Gook was an amazing film. An exceptional film. A film that brought tears to my eyes.
Okay, to be honest, I cry very easily to on screen tragedy. But that means it was done well.
Spoilers ahead, so please be wary before reading forward.
Gook wonderfully expresses the Korean-American experience during the famous LA riots in the 1990’s. Some quick background information: footage of police beating Rodney King surfaced on the media and the ensuing trial became famous. When the judge acquitted the officer, the entire city went to shit. People rioted, breaking down stores and burning buildings down. Police built a blockade around the “nicer” neighborhoods (e.g. Beverly Hills) and let the rest of the city burn. One of the biggest groups to be affected by the riots were Korean-Americans, whose businesses were targeted, looted, and burned.
Justin Chon, through his own artistic lens, decides to let the viewer in on the experience of a demographic of people whose story is not told. His film exhibits the themes of racism, poor economic foundations, multi-racial family dynamic, love, and the American Dream. Chon chooses to show the entire film in black and white. In a directors Q and A after the screening, Chon explained that his artistic choice was driven by the need to not portray people as colors (although, as he pointed out, black and white are colors). Instead, he wanted the focus of the audience to be on the characters. What’s even more impressive, that I noticed, was the attention given to light. The time where everything was filmed, the angle of light from different overhead lighting, and the integration of props into the film so seamlessly. The black and white threw me off at first, but it quickly grew into a positive staple of the film.
The characters were also so rich and three dimensional. The only love aspect of the film was familial love (apart from an awkward scene between Eli and Kamillas sister). Chon was not afraid of showing his characters feel pain, get angry, laugh erratically, and dance like no one was watching. He wasn’t afraid to exploit the backstory without making it too overpowering. Even David So, a novice to acting, pulled his weight in the film. Without a doubt, however, the crown must be given to Simone Baker who played Kamilla. Such a rich character could only have been justice by an actress of Baker’s caliber.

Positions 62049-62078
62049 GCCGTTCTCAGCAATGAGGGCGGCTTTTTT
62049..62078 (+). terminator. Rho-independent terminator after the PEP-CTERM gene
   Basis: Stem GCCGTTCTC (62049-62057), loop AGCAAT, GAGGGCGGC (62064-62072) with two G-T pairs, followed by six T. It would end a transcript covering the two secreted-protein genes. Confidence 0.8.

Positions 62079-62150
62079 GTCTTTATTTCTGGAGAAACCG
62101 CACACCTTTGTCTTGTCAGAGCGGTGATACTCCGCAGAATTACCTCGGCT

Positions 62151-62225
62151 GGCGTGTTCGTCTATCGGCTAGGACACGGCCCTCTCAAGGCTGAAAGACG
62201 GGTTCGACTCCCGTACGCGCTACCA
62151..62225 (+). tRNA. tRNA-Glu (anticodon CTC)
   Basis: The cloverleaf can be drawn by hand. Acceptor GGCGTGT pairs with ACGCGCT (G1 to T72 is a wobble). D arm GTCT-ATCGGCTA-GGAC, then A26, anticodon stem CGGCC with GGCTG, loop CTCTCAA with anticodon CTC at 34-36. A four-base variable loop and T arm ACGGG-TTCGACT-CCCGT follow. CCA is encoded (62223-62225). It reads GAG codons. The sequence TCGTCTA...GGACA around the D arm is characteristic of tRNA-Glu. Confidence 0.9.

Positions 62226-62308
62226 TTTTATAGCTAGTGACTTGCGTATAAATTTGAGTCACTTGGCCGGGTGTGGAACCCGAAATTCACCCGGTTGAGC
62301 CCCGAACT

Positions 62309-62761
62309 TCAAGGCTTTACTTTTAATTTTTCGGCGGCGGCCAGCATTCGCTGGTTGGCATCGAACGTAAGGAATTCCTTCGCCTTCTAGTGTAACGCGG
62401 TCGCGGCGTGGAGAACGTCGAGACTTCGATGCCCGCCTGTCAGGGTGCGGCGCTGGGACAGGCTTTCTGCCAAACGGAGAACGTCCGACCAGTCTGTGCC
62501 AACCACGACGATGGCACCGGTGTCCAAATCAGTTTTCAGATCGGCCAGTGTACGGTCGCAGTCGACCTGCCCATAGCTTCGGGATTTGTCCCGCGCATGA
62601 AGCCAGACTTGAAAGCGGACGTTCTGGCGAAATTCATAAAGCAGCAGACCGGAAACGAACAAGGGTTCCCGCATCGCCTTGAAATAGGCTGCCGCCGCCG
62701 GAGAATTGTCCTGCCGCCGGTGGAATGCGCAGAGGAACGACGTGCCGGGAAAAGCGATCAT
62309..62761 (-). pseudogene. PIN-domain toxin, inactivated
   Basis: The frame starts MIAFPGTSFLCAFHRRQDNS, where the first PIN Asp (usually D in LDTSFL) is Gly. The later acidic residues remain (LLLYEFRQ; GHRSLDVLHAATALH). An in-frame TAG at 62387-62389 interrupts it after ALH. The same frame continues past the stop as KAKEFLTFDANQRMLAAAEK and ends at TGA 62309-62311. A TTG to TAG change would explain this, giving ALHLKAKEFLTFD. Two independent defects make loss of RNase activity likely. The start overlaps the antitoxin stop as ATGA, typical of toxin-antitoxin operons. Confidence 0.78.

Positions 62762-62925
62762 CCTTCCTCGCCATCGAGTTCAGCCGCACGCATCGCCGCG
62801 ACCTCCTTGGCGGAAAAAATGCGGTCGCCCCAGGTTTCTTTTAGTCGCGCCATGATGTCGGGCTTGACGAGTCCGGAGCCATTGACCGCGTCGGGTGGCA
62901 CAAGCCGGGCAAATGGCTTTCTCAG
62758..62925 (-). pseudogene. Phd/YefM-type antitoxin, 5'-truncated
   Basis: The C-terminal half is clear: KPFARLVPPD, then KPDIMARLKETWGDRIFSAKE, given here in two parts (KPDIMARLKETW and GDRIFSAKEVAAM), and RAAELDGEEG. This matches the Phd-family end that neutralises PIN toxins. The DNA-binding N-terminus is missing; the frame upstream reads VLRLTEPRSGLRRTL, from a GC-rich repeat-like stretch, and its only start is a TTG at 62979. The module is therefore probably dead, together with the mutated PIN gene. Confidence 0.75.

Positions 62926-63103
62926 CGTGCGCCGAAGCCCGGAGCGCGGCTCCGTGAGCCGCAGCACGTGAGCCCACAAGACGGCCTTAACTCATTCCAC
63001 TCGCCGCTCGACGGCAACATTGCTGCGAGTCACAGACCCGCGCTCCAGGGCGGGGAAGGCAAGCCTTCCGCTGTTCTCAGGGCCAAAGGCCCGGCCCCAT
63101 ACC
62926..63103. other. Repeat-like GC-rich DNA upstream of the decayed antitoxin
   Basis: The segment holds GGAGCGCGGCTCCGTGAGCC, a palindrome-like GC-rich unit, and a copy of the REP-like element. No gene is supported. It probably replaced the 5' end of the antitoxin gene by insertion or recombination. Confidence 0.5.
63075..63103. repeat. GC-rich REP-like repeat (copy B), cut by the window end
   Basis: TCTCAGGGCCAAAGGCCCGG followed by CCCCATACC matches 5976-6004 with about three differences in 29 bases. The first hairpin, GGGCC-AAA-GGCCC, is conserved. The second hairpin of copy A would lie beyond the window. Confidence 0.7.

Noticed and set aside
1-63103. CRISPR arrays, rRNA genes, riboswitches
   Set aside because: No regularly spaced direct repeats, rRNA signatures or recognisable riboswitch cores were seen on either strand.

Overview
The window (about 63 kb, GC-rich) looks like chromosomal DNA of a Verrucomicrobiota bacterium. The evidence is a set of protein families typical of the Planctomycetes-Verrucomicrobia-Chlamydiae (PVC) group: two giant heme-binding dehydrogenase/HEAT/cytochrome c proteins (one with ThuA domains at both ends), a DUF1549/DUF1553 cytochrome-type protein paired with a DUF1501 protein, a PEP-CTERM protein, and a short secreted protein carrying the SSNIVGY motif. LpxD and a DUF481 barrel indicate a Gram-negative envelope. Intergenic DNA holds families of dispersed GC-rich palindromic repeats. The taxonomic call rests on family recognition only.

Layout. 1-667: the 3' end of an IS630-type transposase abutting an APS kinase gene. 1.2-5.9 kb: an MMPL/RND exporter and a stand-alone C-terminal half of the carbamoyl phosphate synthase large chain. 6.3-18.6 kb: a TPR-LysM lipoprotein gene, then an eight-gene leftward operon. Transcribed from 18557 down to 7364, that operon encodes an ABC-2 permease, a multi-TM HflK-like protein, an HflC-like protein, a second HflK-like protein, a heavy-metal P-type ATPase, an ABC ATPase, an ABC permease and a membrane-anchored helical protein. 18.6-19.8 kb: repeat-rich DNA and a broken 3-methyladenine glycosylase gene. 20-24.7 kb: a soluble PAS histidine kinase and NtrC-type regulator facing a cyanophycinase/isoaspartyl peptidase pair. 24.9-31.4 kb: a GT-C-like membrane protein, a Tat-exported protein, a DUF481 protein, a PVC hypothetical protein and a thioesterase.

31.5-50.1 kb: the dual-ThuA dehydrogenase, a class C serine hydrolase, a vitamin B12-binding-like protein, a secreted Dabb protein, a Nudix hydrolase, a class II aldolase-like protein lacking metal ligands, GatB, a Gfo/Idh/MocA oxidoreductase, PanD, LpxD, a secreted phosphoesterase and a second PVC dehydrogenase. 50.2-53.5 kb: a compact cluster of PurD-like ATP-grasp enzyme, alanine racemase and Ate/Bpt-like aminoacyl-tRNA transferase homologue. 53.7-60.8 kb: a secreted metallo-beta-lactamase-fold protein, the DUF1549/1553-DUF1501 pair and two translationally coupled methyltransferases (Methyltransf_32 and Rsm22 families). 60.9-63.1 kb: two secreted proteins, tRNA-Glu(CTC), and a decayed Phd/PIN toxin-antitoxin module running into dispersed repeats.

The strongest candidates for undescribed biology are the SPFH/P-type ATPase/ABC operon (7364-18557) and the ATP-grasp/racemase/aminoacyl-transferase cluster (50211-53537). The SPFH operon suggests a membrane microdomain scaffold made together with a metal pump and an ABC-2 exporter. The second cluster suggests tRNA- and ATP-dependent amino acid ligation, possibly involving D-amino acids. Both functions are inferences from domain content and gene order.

Another impressive feat by Chon was the movies choice of perspective. Shaky cam aside, the lens through which we physically saw the movie felt like another person. Someone who hesitantly interacted with the ongoing scenes. We rarely got overhead shots, and were instead always thrown into the midst of drama. The viewer felt like a separate character, forced to see what the characters saw.
One problem, however, I feel that Chon may have felt for is the portrayal of Keith as an aggressive black male. There were moments where Keith’s vulnerability showed itself: when he spoke about his mom and when his sister died. However, more scenes needed to be done to flesh out the character more. Unfortunately, it felt as if though Keith may have fell into a caricature.
But that issue doesn’t take away the gravitas of the film. The weight of the experiences of these two Korean-Americans brothers in an equally marginalized community puts into perspective stories we were never told. It puts into perspective the immigrant experience and it broke me down into a million pieces.
There’s a line in the movie where Eli is yelling at the owner of a nearby store, Mr. Kim. He tells Mr. Kim that he speaks English because “this is America,” even though he can speak Korean. I remember when I said that to my own parents, albeit not so harshly. It was a moment of rough introspection, where we deny our own culture because we want to fit in so badly. Where the people around us who brought us to this country feel as if though we are abandoning our culture.
In so many scenes do the viewer see just how fractured the immigrant life is. How they sacrifice so much to give a better life to their kids. Chon does a brilliant job illustrating everything painful about being an immigrant, and I look forward to seeing more of his work. His movie gives confidence to all those creators who feel as if though their story is not worth telling.